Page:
Borrowing Purposes and Terms
Borrowing Premiums, Surplus Proceeds, and Debt Exclusions
Certification of Notes and Receipts of Audit Reports
Court Judgments
Departmental Revolving Funds
Emergency Expenditures
Energy Generating Facilities Enterprise Fund
Energy PILOTs
Estimating FY2020 Enterprise Revenues
Estimating FY2020 Medicaid Receipts
Expenditure Budgeting for FY2020
Expenditure of Federal Funds Threshold
Free Cash Update and Non-Recurrent Distributions to Cities and Towns
Internal Borrowing
Minimum Performance Bond – Treasurers, Collectors, and Clerks
Year End Transfers
School Finance

You are receiving this message through the Massachusetts Department of Revenue’s Division of Local Services DLS Alerts system. These periodic notices include our City & Town e-newsletter, IGRs, Bulletins, Cherry Sheets and other municipal finance-related information. To unsubscribe to DLS Alerts and the City & Town e-newsletter, please email dls_alerts@dor.state.ma.us.

 

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Massachusetts Department of Revenue – Division of Local Services · 100 Cambridge Street · Boston, MA 02114 · USA

BoS 2/19 & Peak House’s sign

I posted the agenda for the Tuesday meeting already.  I will insert the agendas again at the end of this post.

The agenda and informational materials for the Tuesday meeting of the select board are available here – 20190219-agenda and materials

Peak House sign

Peak House sign

My favorite part of the materials is the letter to Senator Feeney, from the MassDOT Administrator, about the request from the Peak House Heritage Center to correct the factual errors in the MassDOT sign at the Peak House.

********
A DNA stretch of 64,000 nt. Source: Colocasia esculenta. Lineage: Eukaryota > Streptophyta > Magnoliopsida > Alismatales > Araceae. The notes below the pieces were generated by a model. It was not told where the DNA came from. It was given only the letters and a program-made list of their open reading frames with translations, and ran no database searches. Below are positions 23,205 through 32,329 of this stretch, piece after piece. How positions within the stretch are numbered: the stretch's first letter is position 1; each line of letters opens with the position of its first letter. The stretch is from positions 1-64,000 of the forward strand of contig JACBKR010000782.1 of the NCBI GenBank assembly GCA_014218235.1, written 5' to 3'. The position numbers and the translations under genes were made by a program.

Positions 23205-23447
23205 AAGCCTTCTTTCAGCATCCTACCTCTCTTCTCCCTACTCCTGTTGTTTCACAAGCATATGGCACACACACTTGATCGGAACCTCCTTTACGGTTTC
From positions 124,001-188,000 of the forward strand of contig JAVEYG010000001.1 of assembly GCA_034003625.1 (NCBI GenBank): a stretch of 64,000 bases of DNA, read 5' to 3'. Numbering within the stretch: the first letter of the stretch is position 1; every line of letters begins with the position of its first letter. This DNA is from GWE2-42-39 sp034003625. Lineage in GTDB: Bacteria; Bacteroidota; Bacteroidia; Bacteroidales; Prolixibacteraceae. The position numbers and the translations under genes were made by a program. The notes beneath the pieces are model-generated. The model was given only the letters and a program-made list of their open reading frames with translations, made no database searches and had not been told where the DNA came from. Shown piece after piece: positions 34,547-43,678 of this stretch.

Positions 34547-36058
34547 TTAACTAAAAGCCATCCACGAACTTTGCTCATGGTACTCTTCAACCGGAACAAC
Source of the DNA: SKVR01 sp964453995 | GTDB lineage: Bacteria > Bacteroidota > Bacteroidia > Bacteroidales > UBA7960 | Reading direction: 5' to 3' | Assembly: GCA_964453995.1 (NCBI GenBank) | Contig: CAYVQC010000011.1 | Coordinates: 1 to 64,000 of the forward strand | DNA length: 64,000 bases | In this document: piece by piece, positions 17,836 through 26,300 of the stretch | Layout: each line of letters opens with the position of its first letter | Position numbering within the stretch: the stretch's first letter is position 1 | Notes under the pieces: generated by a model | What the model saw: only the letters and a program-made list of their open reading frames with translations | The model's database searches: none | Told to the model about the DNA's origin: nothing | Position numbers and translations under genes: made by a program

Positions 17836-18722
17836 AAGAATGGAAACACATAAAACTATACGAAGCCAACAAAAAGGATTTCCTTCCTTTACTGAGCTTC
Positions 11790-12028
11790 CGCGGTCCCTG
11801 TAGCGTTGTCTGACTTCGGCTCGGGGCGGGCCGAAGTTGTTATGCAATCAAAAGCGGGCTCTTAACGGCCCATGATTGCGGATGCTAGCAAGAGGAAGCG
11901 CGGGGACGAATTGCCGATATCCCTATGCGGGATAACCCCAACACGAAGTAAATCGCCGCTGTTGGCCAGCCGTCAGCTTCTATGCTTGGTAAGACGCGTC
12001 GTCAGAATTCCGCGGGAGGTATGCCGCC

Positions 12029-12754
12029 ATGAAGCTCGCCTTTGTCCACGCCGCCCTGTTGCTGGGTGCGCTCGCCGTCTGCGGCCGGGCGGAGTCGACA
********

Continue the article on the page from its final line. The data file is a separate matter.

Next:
First, it is instructive as to what matters most in state government, since MassDOT gotthe letter about the issue from the Peak House Heritage Center, with letters of support from both the Board of Selectmen and Senator Feeney.  MassDOT opted to address its response to the writer who had the least to do with the matter and the Town of Medfield, our State Senator, rather than to the person who addressed the issue to them.

Second, I was fascinated to learn where and why the sign originated, as it is certainly substantially nicer than most state signs.

Third, I was amused by the language MassDOT used to deny the request:  “MassDOT would be reluctant to deface the marker because of minor factual
errors that have come to light after such a long period of time.”

MassDOT’s letter does propose a “compromise” solution, a new MassDOT sign to be added that notes the error in the original sign: